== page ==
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Min Y Lee v. Travelers Insurance Companies

Decided: March 9, 1990.

MIN Y LEE, GUARDIAN AD LITEM OF SARAH LEE, A MINOR, PLAINTIFFS,
v.
THE TRAVELERS INSURANCE COMPANIES, DEFENDANT



Lintner, J.s.c.

Lintner

Sarah Lee, an infant, was riding her bicycle when she was injured as a result of a collision with a motor vehicle operated by Jack Vierra. Vierra, who was uninsured, was operating a Yamaha Enduro 125. The accident occurred at an intersection of two roadways located within an apartment complex known as Hilltop Estates.

Plaintiff, Min Y Lee, the mother of the infant, brings this action as guardian ad litem, to collect uninsured motorist and personal injury protection benefits from defendant Travelers Insurance Co. At the time of the accident Min Y Lee was the named insured under an automobile insurance policy issued by defendant. Plaintiff Sarah Lee was an additional insured under the terms of the policy.

While both parties have filed motions for summary judgment regarding their respective positions, plaintiff's attorney conceded at oral argument that defendant is entitled to summary judgment as to the claim for personal injury protection benefits.

There remains the issue of coverage for uninsured motorist benefits.

Defendant asserts that the vehicle operated by Vierra does not qualify as an uninsured motor vehicle under the provisions of N.J.S.A. 17:28-1.1 because it is a dirt bike, and therefore, designed principally for use off public roads. Plaintiff counters with an affidavit of an expert witness familiar with various types of motorcycles who opines that the Yamaha Enduro 125 is not a vehicle designed principally for off-road use but is one which is equally at home on public roadways.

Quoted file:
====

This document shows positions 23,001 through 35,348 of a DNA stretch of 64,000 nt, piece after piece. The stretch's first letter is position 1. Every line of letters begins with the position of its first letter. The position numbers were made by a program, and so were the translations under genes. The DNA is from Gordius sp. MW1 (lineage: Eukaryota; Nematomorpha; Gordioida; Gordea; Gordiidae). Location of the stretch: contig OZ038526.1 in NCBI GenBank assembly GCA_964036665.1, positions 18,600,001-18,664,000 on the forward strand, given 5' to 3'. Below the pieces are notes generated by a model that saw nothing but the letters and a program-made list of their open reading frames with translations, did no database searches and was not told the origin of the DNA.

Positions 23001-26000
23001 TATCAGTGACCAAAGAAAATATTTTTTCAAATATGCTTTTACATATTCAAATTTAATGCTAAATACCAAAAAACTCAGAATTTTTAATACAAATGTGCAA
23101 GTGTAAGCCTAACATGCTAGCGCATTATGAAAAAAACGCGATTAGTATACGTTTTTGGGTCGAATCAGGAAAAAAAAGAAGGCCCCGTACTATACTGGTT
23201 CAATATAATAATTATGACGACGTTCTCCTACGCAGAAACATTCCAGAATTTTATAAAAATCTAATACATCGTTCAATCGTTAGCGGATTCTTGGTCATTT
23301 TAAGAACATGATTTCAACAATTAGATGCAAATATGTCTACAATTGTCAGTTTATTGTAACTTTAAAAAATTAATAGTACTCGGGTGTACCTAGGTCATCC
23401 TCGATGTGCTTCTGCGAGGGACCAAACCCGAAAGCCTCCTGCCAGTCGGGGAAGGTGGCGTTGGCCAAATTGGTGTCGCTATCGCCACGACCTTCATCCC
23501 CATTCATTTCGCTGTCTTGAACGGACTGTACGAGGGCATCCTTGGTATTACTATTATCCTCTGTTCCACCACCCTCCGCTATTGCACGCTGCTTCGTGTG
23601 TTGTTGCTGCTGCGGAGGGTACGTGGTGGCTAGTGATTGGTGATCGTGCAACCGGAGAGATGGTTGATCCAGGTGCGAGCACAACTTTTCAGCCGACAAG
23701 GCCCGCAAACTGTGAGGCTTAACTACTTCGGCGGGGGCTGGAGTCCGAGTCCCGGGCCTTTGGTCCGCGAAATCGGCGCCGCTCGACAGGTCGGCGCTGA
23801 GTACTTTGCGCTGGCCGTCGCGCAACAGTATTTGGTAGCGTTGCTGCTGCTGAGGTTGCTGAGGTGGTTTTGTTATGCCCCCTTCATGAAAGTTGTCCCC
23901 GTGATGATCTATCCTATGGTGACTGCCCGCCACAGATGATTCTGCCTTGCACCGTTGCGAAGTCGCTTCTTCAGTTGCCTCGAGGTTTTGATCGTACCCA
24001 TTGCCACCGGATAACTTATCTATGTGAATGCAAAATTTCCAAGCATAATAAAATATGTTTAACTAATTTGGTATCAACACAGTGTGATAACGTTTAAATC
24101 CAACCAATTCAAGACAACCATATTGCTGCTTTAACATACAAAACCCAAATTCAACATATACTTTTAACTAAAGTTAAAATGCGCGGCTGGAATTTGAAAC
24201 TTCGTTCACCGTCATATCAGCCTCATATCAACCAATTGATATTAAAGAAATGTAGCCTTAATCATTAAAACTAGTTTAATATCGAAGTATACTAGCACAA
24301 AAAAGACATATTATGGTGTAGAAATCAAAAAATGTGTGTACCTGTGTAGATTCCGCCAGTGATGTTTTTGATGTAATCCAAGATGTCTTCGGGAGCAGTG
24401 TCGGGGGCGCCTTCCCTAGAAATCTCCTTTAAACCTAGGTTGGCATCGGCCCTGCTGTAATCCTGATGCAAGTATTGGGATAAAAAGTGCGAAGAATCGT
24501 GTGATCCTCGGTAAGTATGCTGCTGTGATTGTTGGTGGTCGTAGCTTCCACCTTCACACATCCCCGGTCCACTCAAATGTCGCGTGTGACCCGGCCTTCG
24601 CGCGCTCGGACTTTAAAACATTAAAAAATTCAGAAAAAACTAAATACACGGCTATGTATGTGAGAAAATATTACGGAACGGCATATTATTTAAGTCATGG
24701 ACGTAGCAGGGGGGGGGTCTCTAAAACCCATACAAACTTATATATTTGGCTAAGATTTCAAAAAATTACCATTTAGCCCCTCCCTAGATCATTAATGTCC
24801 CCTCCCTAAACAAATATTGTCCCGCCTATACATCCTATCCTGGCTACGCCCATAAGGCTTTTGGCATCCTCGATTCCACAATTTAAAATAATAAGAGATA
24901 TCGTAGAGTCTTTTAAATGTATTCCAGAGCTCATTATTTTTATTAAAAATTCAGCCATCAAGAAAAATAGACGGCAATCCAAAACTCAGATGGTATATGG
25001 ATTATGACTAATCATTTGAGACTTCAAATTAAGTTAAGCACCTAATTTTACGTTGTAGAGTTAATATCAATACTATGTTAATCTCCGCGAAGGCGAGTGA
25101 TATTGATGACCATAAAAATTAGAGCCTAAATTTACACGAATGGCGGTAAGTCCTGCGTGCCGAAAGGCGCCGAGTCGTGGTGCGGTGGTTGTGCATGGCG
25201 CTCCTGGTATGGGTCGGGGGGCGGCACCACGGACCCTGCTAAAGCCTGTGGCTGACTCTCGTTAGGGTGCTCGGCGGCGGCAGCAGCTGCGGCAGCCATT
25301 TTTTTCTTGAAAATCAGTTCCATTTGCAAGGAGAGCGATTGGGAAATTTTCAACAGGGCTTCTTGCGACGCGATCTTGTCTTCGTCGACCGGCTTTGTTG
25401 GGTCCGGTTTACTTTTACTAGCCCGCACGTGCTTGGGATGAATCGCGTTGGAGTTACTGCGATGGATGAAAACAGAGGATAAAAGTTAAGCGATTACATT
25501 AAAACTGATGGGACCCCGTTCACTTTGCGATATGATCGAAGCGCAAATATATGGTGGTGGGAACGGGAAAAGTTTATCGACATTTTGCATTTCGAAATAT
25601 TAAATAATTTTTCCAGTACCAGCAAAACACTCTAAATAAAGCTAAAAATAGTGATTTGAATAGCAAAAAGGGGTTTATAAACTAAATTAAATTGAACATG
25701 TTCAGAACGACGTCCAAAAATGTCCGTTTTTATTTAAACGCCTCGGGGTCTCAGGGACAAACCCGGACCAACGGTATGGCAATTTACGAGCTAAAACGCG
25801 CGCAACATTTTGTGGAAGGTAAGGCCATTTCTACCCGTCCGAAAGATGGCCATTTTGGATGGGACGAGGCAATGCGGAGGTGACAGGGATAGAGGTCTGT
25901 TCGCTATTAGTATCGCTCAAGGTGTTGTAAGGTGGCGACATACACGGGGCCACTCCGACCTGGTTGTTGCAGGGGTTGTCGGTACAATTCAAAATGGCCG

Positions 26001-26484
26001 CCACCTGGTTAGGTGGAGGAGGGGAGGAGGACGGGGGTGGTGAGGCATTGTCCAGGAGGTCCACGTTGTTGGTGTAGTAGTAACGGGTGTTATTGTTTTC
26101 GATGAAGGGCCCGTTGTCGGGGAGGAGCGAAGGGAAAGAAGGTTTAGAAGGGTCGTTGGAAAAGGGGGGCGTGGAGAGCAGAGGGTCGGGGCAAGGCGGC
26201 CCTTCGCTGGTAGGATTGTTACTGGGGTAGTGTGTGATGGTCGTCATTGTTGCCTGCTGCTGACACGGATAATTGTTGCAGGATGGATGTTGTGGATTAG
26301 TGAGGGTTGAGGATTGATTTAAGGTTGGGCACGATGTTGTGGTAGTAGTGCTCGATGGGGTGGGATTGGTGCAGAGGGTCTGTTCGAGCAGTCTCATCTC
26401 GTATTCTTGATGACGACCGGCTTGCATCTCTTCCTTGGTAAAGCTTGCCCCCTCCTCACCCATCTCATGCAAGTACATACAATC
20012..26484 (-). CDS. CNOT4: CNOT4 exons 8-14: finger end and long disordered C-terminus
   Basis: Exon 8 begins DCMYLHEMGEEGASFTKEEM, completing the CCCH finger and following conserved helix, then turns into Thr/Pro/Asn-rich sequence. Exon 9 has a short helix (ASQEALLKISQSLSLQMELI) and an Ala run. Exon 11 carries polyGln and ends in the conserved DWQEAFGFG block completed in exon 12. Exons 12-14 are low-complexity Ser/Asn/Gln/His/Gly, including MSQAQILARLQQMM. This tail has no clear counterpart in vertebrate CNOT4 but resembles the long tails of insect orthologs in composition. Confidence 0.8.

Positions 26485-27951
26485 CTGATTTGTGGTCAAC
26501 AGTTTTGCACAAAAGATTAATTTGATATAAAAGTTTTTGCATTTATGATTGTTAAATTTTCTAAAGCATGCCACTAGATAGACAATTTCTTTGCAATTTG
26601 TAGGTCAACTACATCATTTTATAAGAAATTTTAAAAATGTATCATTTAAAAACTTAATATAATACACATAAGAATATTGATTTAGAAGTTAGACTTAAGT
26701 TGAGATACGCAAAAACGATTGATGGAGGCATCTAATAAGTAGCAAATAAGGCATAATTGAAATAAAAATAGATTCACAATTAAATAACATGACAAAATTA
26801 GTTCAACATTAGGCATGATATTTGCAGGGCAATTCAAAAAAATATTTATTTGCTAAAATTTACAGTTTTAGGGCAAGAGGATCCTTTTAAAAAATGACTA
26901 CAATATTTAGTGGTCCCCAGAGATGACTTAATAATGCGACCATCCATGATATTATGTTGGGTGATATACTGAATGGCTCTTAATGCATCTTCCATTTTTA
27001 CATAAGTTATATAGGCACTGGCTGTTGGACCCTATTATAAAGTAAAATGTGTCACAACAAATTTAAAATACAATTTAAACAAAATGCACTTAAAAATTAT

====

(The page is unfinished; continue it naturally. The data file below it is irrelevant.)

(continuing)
The applicable portion of N.J.S.A. 17:28-1.1 provides that "'uninsured motor vehicles' shall not include . . . vehicles designed for use principally off public roads, except while actually upon public roads." While plaintiff's expert takes the position that the Yamaha Enduro 125 was not principally designed as an off-road vehicle, he admits that it can be utilized as a dirt bike. Defendant maintains that the Yamaha Enduro 125 is a dirt bike, and therefore, coverage would only be afforded if it were being operated upon a public roadway. Ordinarily, where a case may rest upon expert testimony justice is best served by a plenary trial on the merits. A court should be particularly slow in granting summary judgment when a determination rests upon the opinion of an expert witness. Ruvolo v. American Cas. Co., 39 N.J. 490, 500, 189 A.2d 204 (1963). There would appear to be a genuine question of material fact raised as to whether the vehicle in question is one designed for use off public roads.

The next issue raised by plaintiff is that the roadway upon which the accident occurred was open to the public, and therefore, it would make no difference whether the vehicle was principally designed for off-road use. Defendant points out that the accident occurred on private property. Plaintiff argues that while the accident occurred on a roadway within the apartment complex, it should, as a matter of law, be deemed a public road because it is used for vehicular traffic by several

hundred residents and presumably their guests, the Township of Edison requires the owners of the roadway to maintain and plow it and it was subject to site plan approval which mandates the same curbing grading and pavement required for public roadways.

A search of the case law fails to reveal any decisions in which the distinction between a public and a private road has been discussed in the context of uninsured motorist benefits pursuant to N.J.S.A. 17:28-1.1

While there appears to be no statutory definition of "public road," N.J.S.A. 39:1-1 defines private road or driveway as one "not open to the use of the public for purposes of vehicular travel." In State v. O'Connor, 76 N.J. Super. 246, 250, 184 A.2d 83 (Law Div.1962), Judge Molineux discussed the distinction between public highway and private drive as it applied to the ...


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